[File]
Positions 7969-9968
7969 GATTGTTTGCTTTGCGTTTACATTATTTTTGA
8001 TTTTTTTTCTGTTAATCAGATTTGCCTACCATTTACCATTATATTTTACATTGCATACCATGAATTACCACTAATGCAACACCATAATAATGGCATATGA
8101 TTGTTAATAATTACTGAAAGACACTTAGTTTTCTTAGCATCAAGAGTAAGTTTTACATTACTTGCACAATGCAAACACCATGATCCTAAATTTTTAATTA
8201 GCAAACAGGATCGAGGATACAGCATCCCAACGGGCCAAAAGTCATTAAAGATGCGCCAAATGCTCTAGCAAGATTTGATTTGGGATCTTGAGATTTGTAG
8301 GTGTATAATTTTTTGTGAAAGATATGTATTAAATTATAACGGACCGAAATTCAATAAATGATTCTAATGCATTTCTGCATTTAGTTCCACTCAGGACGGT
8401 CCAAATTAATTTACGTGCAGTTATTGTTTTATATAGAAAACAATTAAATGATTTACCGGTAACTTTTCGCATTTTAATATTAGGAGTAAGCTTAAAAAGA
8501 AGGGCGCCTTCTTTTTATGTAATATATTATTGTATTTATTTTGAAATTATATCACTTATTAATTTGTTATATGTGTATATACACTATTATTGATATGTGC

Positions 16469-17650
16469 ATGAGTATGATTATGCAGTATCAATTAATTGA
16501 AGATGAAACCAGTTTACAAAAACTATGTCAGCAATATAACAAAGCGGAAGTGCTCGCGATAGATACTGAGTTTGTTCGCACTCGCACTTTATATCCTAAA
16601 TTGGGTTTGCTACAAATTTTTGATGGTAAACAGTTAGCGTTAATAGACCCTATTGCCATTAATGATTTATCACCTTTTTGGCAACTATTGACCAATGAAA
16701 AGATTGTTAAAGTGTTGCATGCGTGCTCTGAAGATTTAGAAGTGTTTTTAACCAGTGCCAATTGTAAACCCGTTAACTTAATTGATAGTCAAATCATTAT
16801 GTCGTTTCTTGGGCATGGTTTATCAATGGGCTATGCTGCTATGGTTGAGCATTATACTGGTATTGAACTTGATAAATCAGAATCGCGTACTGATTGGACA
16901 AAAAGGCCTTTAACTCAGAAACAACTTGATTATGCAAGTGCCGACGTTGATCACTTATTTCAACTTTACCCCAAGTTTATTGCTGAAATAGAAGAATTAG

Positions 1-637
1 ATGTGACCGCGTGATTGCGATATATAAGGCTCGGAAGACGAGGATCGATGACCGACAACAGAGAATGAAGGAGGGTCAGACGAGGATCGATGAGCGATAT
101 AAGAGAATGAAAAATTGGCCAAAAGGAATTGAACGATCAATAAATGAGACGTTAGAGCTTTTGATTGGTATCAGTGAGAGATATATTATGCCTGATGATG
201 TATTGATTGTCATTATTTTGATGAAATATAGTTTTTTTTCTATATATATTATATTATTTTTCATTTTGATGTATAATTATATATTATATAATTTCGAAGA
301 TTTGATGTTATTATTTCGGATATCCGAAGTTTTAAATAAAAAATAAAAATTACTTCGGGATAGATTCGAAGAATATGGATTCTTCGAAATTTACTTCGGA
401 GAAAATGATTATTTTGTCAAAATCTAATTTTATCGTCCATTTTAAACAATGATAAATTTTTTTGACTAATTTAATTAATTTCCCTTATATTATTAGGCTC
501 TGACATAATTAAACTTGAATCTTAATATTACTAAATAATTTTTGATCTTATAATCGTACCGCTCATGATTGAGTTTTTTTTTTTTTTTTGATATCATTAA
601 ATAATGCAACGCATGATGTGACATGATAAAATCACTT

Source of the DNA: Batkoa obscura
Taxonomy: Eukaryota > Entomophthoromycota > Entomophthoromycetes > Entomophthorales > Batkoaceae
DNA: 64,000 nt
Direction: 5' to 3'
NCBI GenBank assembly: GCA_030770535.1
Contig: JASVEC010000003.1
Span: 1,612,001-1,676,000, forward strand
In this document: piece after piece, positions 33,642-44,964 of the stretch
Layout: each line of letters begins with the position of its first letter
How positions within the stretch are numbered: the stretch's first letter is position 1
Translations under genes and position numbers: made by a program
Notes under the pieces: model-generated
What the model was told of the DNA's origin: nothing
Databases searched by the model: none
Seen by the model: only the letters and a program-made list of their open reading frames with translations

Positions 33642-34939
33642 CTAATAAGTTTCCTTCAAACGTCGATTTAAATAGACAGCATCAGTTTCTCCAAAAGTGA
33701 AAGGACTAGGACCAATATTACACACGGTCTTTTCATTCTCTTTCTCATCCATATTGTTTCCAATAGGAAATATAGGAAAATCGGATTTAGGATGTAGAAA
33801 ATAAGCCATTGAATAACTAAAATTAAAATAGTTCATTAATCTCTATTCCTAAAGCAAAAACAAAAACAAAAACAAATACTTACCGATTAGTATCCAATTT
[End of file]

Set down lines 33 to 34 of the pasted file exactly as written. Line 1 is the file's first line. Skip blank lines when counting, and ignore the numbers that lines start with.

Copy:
How positions within the stretch are numbered: the stretch's first letter is position 1
Translations under genes and position numbers: made by a program